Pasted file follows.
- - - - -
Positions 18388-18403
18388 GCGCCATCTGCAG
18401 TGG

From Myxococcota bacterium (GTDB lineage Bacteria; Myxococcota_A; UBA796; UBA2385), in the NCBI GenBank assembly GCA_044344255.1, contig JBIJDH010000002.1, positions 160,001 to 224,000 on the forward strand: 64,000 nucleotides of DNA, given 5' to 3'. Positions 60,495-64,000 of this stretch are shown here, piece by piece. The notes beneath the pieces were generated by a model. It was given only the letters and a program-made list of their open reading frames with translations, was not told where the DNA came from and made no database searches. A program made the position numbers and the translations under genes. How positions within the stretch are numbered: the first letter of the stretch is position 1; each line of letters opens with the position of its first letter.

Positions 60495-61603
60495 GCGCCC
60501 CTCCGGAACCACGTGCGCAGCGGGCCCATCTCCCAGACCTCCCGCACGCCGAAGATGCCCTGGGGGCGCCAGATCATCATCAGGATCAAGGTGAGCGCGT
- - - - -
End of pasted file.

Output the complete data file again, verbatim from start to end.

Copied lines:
Positions 18388-18403
18388 GCGCCATCTGCAG
18401 TGG

From Myxococcota bacterium (GTDB lineage Bacteria; Myxococcota_A; UBA796; UBA2385), in the NCBI GenBank assembly GCA_044344255.1, contig JBIJDH010000002.1, positions 160,001 to 224,000 on the forward strand: 64,000 nucleotides of DNA, given 5' to 3'. Positions 60,495-64,000 of this stretch are shown here, piece by piece. The notes beneath the pieces were generated by a model. It was given only the letters and a program-made list of their open reading frames with translations, was not told where the DNA came from and made no database searches. A program made the position numbers and the translations under genes. How positions within the stretch are numbered: the first letter of the stretch is position 1; each line of letters opens with the position of its first letter.

Positions 60495-61603
60495 GCGCCC
60501 CTCCGGAACCACGTGCGCAGCGGGCCCATCTCCCAGACCTCCCGCACGCCGAAGATGCCCTGGGGGCGCCAGATCATCATCAGGATCAAGGTGAGCGCGT